In applying the five-stage Grainger criteria step by step, the judge identified that ethical veganism "…is not simply a viewpoint, but a real and genuine belief and not just some irrational opinion."
He found it "…easy to conclude that there is overwhelming evidence before me that ethical veganism is capable of being a philosophical belief and thus a protected characteristic."
A genuinely held belief
Having read the evidence before him, Employment Judge Postle concluded that he had "…no doubt whatsoever the claimant genuinely and sincerely holds his beliefs in ethical veganism."
The League Against Cruel Sports also conceded that his belief was genuinely held.
A belief and not a viewpoint
It was clear to the judge that ethical veganism has at its core ‘an important moral essential’. He accepted that the claimant still held a ‘belief’ and not merely a viewpoint even if, on occasion, he ‘transgressed’.
A weighty and substantial aspect of human life and behaviour
The judgment points out that ethical veganism has at its heart ‘the interaction of human and non-human animal life’. It finds that this relationship is clearly a weighty and substantial aspect of human life and behaviour, especially given that "...it has sweeping consequences on human behaviour and seeks to avoid the exploitation of fellow species."
A certain level of cogency, cohesion and importance
The tribunal had no doubt that ethical veganism is a belief with a high degree of cogency, cohesion and importance. It referred to the Vegan Society’s definition in reaching this conclusion and highlighted the fact that there is a community within businesses and restaurants that adheres to this ethical principle.
Worthy of respect in a democratic society and compatible with human dignity
The tribunal found that, ‘given modern-day thinking’, ethical veganism does not in any way offend society. The judgment implies that this criterion of the Grainger test requires tribunals to consider what is believed worthy of respect by contemporary society – something which will change over time.
Implications of the ruling
Although this is a non-binding employment tribunal decision, it provides clarity about the scope of ‘religion or belief’ under s10 of the Equality Act, providing new and clear protection for those who suffer discrimination for their ethical veganism beliefs.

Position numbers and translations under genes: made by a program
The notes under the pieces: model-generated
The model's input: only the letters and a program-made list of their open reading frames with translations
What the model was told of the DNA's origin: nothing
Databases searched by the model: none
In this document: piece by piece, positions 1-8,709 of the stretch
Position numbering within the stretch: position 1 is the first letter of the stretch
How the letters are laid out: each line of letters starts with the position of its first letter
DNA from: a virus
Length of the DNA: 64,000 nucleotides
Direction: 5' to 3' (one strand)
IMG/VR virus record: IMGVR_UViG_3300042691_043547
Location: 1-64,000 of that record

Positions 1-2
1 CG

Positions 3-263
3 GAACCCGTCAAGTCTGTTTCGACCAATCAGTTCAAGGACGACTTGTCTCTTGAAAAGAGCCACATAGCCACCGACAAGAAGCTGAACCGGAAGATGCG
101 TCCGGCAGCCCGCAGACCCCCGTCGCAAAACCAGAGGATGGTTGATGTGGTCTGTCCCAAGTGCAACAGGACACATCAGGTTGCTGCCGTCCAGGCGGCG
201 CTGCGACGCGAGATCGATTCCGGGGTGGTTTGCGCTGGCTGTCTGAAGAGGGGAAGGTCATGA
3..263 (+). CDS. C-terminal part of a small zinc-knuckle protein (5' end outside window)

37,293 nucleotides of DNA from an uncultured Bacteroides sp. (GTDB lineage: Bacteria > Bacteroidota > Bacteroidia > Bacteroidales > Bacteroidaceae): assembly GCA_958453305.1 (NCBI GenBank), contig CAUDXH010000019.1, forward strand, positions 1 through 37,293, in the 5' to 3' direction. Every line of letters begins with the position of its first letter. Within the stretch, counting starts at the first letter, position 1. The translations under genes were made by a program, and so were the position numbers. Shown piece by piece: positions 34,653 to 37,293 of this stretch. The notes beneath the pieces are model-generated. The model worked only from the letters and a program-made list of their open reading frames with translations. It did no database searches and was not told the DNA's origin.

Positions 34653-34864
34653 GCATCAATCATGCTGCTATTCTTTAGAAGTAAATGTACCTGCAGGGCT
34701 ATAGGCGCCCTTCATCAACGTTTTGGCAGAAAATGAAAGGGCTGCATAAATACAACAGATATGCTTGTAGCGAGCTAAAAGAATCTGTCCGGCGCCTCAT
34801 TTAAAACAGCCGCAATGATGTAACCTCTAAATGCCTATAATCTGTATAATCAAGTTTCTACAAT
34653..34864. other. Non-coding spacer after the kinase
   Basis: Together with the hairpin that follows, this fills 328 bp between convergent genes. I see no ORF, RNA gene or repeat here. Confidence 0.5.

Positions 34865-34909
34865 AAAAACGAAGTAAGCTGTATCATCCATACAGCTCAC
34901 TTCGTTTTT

Judge Postle said it was ‘easy’ to conclude that ethical veganism is a philosophical belief, suggesting no room for doubt that it falls within discrimination laws.
The tribunal’s acceptance that the claimant still held a ‘belief’ and not merely a viewpoint, even if he sometimes transgressed, is an interesting development and could be tested further in future cases. The judge’s approach is commendable in that it recognises that in today’s society people can still have deeply held beliefs even if sometimes they may not completely adhere to them.
Employers should have regard to this judgment to ensure that they take all steps to avoid differential treatment, particularly against those putting veganism at the core of their lifestyle.
A welcome decision
The decision is welcome if not unexpected. Modern society’s values reach far beyond religion and as beliefs such as ethical veganism guide an individual’s lifestyle, the law should be applied accordingly.
Case law on what amounts to a philosophical belief
Belief in man-made climate change
In Grainger plc v Nicholson , Mr Nicholson successfully argued that his strongly held belief that he has a duty to live his life in a way that limits his impact on the environment is a protected belief.
An employment tribunal held in Hashman v Milton Park (Dorset) Ltd t/a Orchard Park  that a fervent belief that fox hunting is wrong has Equality Act protection. It stressed that not all opponents of fox hunting would be protected but accepted that the employee’s animal rights beliefs affected every aspect of his daily life.
In McEleny v Ministry of Defence , an employment tribunal held that a belief that Scotland has a right to govern itself is sufficiently cogent and important to amount to a philosophical belief.
Vegetarianism is not a protected philosophical belief according to the employment tribunal in Conisbee v Crossley Farms Ltd . The judge held that being a vegetarian is merely a ‘lifestyle choice’ and not ‘a substantial aspect of human life and behaviour’.
In Forstater v CGD , a tribunal found that Ms Forstater’s belief that trans women are not women was not worthy of respect in a democratic society, was incompatible with human dignity and conflicted with the fundamental rights of others.
Casamitjana Costa v The League Against Cruel Sports  ET/3331129/2018
Conisbee v Crossley Farms Ltd & ors  ET/3335357/2018
Forstater v CGD Europe & ors  ET/2200909/2019
Grainger plc & ors v Nicholson  UKEAT/0219/09/0311
Hashman v Milton Park (Dorset) Ltd t/a Orchard Park  ET/3105555/09
McEleny v Ministry of Defence  ET/4105347/2017
This article first appeared in the February edition of Employment Law Journal.